Cultural and Societal Change

Society is made up of many different cultural groups. As we noted in the Consumer Buying Behavior Tutorial, members of a cultural group share similar values and beliefs, which are learned and reinforced by others within the same cultural group. These shared values and beliefs lead members of a cultural group to behave in similar ways (e.g., customs, traditions, likes/dislikes, attitudes, perceptions, etc.).

Cultural groups can be viewed on several levels. At a broad level, a cultural group consists of a very large number who share basic values (e.g., ethnicity, religious affiliation). While looking at the broad level can offer some insight into how a general cultural group behaves, marketers are much more concerned with examining cultural groups at narrower levels.

Narrow level analysis of cultural groups leads to the study of subcultures, which consists of individuals sharing values and beliefs that revolve around special interests. For instance, a large cultural group may exist in a certain region of a country. While they share basic cultural values with others in their country (e.g., sense of patriotism), they may also share values with those in their region that are not shared consistently throughout the country (e.g., work ethic, taste in food, etc.).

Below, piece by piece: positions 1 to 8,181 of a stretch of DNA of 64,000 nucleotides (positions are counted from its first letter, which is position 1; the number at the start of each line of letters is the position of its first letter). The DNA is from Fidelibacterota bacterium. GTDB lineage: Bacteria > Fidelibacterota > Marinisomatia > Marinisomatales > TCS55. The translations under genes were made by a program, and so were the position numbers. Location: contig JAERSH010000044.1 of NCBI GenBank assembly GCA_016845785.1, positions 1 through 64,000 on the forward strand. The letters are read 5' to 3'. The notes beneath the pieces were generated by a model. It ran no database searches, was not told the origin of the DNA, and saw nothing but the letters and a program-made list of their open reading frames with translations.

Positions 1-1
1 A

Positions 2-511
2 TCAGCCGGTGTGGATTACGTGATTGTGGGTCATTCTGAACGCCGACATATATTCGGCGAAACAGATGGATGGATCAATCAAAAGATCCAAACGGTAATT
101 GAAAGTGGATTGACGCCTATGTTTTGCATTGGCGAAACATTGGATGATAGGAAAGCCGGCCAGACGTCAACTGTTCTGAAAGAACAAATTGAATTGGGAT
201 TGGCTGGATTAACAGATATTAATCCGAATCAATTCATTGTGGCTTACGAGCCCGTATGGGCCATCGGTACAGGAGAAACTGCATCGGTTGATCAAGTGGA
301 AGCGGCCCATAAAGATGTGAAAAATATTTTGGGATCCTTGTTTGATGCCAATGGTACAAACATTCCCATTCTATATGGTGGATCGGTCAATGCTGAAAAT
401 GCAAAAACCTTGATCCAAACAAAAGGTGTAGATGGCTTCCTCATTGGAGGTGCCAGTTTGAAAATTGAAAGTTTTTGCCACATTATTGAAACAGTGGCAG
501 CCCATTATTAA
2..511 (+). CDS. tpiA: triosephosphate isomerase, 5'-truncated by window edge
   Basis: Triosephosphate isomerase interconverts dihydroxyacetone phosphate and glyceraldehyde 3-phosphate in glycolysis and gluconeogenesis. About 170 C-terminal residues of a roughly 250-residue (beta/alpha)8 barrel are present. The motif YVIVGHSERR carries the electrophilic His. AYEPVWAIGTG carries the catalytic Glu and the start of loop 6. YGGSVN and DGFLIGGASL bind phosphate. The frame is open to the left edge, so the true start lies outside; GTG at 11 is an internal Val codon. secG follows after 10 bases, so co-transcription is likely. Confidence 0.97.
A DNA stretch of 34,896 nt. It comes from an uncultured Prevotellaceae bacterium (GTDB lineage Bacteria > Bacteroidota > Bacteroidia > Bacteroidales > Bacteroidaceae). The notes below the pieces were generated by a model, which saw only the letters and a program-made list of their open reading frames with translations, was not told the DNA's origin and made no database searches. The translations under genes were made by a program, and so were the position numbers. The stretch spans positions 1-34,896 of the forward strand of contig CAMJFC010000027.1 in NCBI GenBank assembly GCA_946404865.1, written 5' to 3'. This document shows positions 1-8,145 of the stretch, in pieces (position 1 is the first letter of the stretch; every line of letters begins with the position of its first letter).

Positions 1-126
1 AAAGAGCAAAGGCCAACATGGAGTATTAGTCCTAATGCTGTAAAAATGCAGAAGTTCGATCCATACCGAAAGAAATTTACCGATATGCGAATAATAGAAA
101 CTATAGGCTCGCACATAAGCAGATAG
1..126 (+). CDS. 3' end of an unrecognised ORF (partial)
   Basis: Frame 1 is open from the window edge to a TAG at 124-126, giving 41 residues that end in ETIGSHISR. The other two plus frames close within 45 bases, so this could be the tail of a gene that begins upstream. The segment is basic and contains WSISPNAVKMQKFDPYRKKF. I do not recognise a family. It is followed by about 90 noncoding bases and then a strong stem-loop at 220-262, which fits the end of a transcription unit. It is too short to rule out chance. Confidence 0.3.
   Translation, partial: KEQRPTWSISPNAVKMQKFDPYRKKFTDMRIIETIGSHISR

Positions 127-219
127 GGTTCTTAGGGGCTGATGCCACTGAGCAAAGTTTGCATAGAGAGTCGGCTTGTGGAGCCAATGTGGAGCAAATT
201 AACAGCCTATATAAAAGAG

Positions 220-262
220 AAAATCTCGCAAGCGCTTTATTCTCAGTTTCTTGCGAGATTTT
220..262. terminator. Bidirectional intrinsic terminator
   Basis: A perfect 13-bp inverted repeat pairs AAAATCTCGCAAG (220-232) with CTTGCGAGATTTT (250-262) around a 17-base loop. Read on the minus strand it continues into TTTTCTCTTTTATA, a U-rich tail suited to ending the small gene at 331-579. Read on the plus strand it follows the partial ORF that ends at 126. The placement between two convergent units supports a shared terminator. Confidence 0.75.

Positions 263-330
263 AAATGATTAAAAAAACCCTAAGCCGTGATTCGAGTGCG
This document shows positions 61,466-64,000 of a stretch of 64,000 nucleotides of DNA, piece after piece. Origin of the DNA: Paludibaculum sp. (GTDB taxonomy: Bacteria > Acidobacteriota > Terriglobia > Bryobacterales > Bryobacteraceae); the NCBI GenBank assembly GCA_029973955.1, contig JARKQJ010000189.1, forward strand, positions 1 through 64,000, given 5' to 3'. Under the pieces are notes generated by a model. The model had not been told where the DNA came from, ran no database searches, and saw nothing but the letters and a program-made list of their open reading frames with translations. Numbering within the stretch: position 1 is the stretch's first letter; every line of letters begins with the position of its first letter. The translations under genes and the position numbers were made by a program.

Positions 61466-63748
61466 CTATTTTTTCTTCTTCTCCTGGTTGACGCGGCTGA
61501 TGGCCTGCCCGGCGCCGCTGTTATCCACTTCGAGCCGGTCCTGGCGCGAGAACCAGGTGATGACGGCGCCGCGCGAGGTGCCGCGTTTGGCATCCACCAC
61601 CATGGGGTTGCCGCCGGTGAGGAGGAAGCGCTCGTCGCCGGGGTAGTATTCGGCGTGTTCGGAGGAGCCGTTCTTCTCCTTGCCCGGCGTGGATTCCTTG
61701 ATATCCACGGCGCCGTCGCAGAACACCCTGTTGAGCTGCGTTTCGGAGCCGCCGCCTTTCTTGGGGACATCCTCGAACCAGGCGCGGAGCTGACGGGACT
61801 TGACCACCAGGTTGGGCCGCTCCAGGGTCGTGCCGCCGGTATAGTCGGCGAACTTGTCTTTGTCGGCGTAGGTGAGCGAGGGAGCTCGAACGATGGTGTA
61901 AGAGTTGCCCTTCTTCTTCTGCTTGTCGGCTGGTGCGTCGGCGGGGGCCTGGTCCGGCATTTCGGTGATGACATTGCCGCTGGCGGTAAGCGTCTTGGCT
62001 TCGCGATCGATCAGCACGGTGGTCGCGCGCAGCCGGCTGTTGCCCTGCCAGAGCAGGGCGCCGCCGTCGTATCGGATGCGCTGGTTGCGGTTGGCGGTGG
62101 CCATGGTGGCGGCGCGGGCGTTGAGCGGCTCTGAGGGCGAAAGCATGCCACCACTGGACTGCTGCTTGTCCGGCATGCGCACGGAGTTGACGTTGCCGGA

Examining these subcultures even more closely will reveal thousands of smaller subcultures (e.g., sports interests, type of shopper, music preference, online gaming enthusiast, etc.). It should be evident that a single consumer may belong to many different subcultures. It should also be evident that members of a subculture sharing similar values are also likely to have similar needs and, as we discussed in the Targeting Markets Tutorial, this suggests that subcultures are natural for market segmentation.